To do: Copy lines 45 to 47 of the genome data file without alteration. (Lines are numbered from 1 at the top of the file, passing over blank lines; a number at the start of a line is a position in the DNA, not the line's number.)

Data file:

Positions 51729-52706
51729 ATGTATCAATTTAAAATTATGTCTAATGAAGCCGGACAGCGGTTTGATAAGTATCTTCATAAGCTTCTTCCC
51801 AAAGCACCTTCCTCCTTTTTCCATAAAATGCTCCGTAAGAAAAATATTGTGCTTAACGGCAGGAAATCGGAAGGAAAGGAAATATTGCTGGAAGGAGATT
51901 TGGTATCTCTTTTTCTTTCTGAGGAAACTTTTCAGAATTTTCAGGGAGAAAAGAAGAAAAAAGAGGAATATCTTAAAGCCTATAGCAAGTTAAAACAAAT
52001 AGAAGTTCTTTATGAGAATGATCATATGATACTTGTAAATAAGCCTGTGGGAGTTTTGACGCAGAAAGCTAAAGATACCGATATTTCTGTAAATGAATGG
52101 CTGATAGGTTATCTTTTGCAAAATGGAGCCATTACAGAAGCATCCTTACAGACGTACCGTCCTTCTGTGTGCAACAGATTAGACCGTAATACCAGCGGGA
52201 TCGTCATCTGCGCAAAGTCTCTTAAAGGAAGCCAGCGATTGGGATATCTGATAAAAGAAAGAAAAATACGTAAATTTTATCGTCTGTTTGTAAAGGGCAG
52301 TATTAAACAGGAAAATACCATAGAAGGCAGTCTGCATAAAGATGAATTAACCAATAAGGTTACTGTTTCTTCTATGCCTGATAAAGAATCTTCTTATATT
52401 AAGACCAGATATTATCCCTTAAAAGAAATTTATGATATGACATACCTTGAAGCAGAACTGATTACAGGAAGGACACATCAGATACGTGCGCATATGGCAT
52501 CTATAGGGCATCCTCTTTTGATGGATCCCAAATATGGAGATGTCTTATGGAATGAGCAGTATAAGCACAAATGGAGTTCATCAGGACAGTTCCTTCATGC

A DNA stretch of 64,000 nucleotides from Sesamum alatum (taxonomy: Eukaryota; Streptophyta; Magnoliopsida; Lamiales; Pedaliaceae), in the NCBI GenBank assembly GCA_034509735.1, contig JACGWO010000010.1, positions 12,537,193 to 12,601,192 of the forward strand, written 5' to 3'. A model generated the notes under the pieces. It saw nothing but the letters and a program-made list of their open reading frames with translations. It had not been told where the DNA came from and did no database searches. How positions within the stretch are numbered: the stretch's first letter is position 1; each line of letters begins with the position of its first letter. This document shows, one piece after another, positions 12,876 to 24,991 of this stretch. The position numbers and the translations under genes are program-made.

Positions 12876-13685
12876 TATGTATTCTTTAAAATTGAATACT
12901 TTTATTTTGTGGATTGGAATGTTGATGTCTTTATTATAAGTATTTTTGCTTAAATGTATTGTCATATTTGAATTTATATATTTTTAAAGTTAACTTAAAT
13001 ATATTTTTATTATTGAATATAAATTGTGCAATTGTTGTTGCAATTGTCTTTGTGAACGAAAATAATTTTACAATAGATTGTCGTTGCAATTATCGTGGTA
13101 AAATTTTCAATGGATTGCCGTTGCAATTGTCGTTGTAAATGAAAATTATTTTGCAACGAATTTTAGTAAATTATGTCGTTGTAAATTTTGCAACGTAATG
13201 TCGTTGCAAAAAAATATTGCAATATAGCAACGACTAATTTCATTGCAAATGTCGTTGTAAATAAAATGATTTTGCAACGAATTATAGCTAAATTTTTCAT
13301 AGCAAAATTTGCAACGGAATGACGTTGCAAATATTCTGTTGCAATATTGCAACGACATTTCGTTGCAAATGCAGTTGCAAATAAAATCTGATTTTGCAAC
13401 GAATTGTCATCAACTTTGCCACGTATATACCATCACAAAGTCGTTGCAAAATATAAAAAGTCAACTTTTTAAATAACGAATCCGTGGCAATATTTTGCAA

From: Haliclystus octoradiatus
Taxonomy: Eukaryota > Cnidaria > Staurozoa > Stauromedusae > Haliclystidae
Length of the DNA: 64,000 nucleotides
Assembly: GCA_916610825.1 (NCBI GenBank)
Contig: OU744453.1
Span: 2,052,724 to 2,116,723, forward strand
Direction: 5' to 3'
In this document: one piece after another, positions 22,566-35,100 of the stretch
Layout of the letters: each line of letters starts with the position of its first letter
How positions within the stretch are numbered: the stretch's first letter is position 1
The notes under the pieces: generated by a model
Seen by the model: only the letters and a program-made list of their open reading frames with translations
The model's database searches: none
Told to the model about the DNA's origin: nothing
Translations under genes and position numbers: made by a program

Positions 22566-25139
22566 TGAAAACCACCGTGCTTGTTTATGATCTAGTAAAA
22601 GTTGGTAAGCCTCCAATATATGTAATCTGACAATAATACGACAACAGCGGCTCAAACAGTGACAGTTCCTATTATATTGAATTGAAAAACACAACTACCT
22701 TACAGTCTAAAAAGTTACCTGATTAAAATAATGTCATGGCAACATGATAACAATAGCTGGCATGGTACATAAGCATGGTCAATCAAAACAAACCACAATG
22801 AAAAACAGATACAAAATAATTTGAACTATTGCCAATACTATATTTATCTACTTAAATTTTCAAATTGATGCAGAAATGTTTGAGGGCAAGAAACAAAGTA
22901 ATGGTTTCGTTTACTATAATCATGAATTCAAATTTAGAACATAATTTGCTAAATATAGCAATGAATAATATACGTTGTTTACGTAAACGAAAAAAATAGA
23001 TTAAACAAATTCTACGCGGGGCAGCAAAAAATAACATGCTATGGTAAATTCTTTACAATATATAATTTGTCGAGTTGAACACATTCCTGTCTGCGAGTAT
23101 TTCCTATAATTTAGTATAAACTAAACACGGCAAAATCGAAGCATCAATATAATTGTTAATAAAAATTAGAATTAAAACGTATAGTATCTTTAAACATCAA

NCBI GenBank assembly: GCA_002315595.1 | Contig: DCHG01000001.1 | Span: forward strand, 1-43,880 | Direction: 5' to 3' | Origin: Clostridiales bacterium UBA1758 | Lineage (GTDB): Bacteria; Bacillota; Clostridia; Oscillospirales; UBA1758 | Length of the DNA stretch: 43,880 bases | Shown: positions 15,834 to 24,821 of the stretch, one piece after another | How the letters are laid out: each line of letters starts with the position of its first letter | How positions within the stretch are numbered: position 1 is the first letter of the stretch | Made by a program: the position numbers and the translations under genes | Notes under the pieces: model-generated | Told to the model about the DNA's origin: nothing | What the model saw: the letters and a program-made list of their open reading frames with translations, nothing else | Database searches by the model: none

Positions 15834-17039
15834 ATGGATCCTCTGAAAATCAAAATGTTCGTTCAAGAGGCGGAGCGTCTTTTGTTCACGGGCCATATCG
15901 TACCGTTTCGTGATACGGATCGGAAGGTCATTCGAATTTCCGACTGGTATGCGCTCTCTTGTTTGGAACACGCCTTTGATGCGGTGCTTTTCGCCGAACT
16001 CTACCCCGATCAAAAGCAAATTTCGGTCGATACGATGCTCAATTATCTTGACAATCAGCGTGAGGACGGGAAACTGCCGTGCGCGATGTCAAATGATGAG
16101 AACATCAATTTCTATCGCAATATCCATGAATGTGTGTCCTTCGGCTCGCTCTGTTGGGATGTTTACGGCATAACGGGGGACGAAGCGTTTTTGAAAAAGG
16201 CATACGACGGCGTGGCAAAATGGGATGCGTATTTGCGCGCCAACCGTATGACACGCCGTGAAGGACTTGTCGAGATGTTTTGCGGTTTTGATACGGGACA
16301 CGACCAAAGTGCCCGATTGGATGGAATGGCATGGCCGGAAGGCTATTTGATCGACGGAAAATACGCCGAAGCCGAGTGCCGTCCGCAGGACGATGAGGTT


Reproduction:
15834 ATGGATCCTCTGAAAATCAAAATGTTCGTTCAAGAGGCGGAGCGTCTTTTGTTCACGGGCCATATCG
15901 TACCGTTTCGTGATACGGATCGGAAGGTCATTCGAATTTCCGACTGGTATGCGCTCTCTTGTTTGGAACACGCCTTTGATGCGGTGCTTTTCGCCGAACT
16001 CTACCCCGATCAAAAGCAAATTTCGGTCGATACGATGCTCAATTATCTTGACAATCAGCGTGAGGACGGGAAACTGCCGTGCGCGATGTCAAATGATGAG